3. (For Roma tomatoes) Place the Roma tomatoes and onion slices on a cooking sheet lined with aluminum foil. Broil under the broiler until the tomato peel turns brown and starts to split. (Turn the tomatoes and onion once while broiling.) Remove the onion and tomatoes from the broiler. The peels should slip right off of the tomatoes.
  4. (For canned tomatoes) Drain the tomatoes, reserving the liquid in case you need it. Coarsely chop the onion and saute’ in a little of the chile oil, until translucent.
  5. Making the chile paste - Add one of the Roma tomatoes (or ¼ cup canned tomatoes) to the blender with the chiles. Blend to a smooth paste. Pour the paste into a small container. For a medium heat salsa, return 2 Tbsp. of the paste to the blender. For a hot salsa, use 3 Tbsp. paste. For a very hot salsa, use it all. Reserve any remaining paste for another batch of salsa or another use.

  6. Coarsely chop the onion slices. Transfer the onion and the rest of the tomatoes (fresh or canned) to the blender.

  7. Add the salt (omit if using canned tomatoes) and vinegar. Pulse a few times until you have the consistency you like in a salsa. If the salsa has more water than you like, pour through a colander and strain off as much liquid as you want.
  8. Taste. Adjust for salt and heat level.
  9. Transfer salsa to a bowl and stir in cilantro. For the BEST flavor, let rest in the refrigerator overnight. Remove about 30 minutes serving. The “rest” allows the flavors to meld.

Kitchen Notes

Shorten the time to make this salsa by making up a batch of Red Chile Paste (Steps 1, 2, and 5), freezing it in an ice cube tray to make 1 Tbsp. size portions.  When you are ready for some salsa, just saute’ ¼ cup chopped onion in a little oil for 2 minutes, add to a blender or food processor with a can of fire-roasted diced tomatoes (drained), and pulse for a fine chop. Stir in 1 Tbsp. of red chile paste, chill for about an hour or overnight, and serve with your favorite chips.



About Diaz Farms

Diaz Farms is “a three generation family owned and operated farm in Deming, New Mexico, near the Hatch Valley. Our farm started back in 1963 and since then we’ve been working hard to grow flavorful New Mexico green chile, red chile, onions, melons, hay, pinto beans and many other types of produce.” (Diaz Farms)

During fresh chile season, you can buy New Mexico fresh green and red chile, picked right over the bush and shipped to your home.  Check the Diaz Farm Online Shop for items that it sells year round (e.g., pinto beans red chile powder and green chile powder)

Disclaimer:  Other than a free bag of pinto beans, some chile de arbol, and chile powder, I have received no compensation from Diaz Farms. The opinions expressed here are my own.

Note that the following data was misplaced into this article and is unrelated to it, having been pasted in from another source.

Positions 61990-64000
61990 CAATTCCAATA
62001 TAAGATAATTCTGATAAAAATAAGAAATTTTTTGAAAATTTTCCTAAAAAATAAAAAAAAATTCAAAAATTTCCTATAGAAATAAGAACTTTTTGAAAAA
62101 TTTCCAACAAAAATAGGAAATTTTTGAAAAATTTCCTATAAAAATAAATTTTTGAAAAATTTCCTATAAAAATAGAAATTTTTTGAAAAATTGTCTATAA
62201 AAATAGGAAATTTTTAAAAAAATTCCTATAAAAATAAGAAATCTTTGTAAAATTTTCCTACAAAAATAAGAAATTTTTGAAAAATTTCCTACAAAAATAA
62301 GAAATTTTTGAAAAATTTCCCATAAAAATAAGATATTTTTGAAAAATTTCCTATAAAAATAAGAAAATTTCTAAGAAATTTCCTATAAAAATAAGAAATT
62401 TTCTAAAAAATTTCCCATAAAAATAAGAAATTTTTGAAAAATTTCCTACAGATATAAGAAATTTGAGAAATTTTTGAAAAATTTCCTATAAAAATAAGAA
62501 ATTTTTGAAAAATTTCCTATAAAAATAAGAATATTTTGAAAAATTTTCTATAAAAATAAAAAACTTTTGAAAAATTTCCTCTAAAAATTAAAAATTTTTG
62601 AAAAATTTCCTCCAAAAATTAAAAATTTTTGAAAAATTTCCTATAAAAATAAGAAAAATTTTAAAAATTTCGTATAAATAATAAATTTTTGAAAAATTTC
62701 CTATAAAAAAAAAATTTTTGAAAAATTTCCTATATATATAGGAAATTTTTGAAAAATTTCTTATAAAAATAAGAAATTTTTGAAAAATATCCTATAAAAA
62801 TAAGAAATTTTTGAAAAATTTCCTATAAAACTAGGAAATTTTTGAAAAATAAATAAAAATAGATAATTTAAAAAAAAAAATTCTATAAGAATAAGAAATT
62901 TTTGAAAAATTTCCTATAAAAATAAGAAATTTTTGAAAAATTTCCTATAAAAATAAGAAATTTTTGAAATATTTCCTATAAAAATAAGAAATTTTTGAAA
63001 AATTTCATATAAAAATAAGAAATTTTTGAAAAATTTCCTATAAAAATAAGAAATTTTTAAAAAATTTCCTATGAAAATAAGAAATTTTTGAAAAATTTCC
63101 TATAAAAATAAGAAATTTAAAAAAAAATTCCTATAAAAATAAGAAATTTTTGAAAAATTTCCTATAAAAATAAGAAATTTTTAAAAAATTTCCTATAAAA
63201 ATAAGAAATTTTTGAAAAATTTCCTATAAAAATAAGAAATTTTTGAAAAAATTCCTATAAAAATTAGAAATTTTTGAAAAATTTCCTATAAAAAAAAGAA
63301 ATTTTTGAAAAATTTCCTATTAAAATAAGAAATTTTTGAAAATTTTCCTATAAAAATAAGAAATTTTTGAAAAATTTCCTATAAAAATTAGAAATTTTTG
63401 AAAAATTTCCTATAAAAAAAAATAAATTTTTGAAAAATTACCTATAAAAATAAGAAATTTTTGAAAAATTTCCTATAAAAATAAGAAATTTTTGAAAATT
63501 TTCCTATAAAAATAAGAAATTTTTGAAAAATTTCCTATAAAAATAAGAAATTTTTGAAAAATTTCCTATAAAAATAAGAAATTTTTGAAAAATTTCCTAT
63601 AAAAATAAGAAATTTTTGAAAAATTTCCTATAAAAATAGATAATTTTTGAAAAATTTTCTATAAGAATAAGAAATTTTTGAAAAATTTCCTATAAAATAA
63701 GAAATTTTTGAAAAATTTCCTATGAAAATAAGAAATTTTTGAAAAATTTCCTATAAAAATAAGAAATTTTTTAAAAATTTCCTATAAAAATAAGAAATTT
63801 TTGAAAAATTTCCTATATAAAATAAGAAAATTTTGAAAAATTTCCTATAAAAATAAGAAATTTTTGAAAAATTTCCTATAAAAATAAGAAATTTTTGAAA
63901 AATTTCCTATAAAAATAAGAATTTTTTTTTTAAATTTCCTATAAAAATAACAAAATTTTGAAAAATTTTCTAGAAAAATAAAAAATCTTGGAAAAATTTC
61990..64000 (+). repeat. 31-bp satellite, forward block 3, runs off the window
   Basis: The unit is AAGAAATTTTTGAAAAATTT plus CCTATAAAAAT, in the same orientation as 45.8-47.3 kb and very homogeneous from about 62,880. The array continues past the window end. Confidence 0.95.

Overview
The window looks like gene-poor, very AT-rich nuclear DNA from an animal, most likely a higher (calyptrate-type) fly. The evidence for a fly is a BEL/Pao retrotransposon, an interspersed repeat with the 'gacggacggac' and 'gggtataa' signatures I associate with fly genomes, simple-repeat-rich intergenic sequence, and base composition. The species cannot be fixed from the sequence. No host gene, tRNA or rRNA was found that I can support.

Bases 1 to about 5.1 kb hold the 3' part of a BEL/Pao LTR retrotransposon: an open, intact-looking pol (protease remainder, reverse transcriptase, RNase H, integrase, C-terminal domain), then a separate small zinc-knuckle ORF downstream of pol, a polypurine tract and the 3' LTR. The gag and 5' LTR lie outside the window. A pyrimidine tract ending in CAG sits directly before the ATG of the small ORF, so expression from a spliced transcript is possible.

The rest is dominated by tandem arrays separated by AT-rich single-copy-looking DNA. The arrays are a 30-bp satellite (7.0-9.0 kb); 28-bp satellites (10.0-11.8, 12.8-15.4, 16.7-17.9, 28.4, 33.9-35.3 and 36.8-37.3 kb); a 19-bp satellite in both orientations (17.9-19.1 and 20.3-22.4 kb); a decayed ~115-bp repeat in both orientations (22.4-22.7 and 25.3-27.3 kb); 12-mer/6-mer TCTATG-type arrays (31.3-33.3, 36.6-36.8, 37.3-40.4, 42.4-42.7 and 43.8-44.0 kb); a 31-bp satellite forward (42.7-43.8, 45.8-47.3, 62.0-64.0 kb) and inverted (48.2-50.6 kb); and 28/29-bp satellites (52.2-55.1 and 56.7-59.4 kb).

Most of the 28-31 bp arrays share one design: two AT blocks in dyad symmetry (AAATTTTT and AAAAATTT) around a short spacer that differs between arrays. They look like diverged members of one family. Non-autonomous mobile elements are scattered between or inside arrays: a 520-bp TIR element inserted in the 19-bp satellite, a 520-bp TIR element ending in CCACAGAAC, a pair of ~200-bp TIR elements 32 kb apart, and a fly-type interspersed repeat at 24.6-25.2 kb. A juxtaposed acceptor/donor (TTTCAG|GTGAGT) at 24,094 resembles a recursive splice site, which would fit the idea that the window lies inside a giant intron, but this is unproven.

If you like this Chile de Arbol Salsa, you’ll  like these other recipes that use the chile de arbol:

Red Chile Paste

Chile de Arbol Pecan Sauce

Chicken and Vegetables Smothered in Chile de Arbol Pecan Sauce


Tags: , , ,

56 Responses to “Chile de Arbol Salsa”

  1. jodaboda July 29, 2015 at 7:41 pm #

    It seems like such a small amount of coriander, which seems an unusual addition to salsa anyway. Can you really taste it in there?

    For the chiles de arbol– I remove (most of) the seeds along with the stems. This allows me to put in twice as many, adding more great flavor without making it too hot (for the wimpy folks) to handle.

    Your cilantro measure is off by a factor of about TEN… but I forgive you 😉

    Lime juice may be used instead of the vinegar. It’s a flavor thing, but vinegar is more consistent (lime juice can vary from quite sweet to quite sour, and the volume of juice from lime-to-lime can very as well).

    I’m experimenting with freeze-dried garlic (Penzey’s) and garlic paste (from an Indian market) as an alternative to fresh. The size and strength of cloves can vary so much that my salsa isn’t as consistent batch-to-batch as I’d like.

    Thanks so much for the recipe! This has brought me MUCH closer to my “perfect” salsa!

    • mj July 30, 2015 at 10:25 am #

      Thank you so much for your comment Jodaboda! Love your feedback! Yeh…the cilantro thing is a balancing act. I love it, but my husband “likes” it, so I always try to reach a nice balance that we both can enjoy. You know…I do shake out as many of the seeds as possible, but I don’t even attempt to remove the inside veins. I should add that to the recipe, so thanks for pointing that out! Good luck on achieving that “perfect” salsa and I am THRILLED that I have been able to help. 🙂 Thanks again for your comments!